Sorry Jim -
I've been blasted at work on a short week then heading out to the west coast to start a new aerospace project. Luckily it might warrant a spey rod in the luggage
Not sure if my previous opinions came thru but there is no such thing as a single rod for true spey fishing and striper fishing. We might want a city car and an oversand vehicle all in one too but one's not going to like Storrow Drive and the other isn't going to handle the trail after the July 4th traffic.
For a river the size of SR, I would go with the Solstice 13'8" 6/7/8. It has no confusion about whether it's spey or overhead, adaptable from Scandi to long belly (lightened up), light as a feather and casts itself. It's one of those rods where you don't know where the power is coming from in that little whip.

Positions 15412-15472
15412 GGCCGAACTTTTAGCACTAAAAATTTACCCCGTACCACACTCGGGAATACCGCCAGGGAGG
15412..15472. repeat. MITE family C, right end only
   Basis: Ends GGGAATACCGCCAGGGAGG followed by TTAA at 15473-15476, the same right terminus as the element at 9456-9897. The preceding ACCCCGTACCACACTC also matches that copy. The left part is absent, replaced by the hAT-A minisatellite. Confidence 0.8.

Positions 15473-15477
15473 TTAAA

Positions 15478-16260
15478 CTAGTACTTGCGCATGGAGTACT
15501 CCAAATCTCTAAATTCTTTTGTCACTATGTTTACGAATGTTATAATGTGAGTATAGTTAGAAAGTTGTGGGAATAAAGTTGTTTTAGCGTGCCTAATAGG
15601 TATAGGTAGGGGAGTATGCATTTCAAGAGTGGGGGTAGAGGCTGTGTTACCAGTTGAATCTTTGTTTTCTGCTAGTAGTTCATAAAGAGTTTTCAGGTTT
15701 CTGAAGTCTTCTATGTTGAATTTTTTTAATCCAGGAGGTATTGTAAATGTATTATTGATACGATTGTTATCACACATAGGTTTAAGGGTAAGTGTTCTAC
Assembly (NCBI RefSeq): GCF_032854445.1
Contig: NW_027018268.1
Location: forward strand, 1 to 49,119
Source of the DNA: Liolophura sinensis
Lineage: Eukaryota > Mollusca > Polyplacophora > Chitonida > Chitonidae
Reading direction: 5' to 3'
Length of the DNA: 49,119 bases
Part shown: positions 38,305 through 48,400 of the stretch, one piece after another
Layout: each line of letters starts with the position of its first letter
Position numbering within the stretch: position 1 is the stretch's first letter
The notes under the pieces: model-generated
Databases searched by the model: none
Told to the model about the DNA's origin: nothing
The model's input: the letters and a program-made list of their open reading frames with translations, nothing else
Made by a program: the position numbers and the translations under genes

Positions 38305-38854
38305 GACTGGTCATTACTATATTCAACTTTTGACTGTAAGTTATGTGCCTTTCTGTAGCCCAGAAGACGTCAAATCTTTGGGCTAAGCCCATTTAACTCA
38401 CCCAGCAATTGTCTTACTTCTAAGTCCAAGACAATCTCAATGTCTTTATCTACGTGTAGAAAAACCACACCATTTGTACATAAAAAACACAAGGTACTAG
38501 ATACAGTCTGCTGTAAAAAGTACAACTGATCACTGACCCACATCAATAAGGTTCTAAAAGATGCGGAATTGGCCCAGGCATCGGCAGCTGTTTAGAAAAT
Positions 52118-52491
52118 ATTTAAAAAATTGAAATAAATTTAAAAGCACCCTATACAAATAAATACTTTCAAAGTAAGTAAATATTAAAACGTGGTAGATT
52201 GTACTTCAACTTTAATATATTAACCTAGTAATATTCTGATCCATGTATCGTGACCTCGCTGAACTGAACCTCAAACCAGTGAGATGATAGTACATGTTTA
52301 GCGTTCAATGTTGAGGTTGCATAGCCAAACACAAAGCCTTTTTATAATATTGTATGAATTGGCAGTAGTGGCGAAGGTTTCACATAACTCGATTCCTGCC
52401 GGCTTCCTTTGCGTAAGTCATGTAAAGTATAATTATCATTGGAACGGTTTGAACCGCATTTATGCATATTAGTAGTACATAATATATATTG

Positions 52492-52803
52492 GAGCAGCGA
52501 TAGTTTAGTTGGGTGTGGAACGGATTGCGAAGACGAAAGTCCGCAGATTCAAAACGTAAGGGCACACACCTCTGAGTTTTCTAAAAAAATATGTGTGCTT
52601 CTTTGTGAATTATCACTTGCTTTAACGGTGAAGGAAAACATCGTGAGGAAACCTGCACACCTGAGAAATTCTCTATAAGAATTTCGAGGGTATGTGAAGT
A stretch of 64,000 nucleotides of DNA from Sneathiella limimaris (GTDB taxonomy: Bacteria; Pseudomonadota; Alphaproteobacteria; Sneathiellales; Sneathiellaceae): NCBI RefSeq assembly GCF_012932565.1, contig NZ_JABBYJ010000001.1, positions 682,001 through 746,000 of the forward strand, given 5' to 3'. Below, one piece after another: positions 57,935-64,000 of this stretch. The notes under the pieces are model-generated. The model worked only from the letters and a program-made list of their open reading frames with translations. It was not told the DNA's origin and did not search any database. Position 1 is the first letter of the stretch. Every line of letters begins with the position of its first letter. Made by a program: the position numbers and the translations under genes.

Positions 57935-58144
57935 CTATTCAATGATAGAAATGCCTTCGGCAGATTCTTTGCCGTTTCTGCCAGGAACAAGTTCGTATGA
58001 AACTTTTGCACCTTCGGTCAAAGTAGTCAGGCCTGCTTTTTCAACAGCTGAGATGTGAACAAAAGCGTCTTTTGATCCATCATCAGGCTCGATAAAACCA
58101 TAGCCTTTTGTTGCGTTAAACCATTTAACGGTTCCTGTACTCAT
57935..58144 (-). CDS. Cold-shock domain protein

I also like the T&T mentioned, and Bob Meisers works of art, and Burkie's got some amazing rods in that range as well as the big names - Sage and Loomis, etc. If you're going to try to hit lightning on the first strike then pay more and go with something people swear by and gather a lot of feedback.
Otherwise go with something reasonable and cheap and get the knack for it, then go for the lifetime purchase. That's what I did... start with reasonable tools and get the skills up to parr many years ago.
Keep in mind the price point reaches a point of diminishing returns and it takes a skilled Spey caster to appreciate the subtle differences in the upper range. As you climb the ladder it's really not that important in fact if you can cast well with a crappy rod you'll be a magician with a really good one.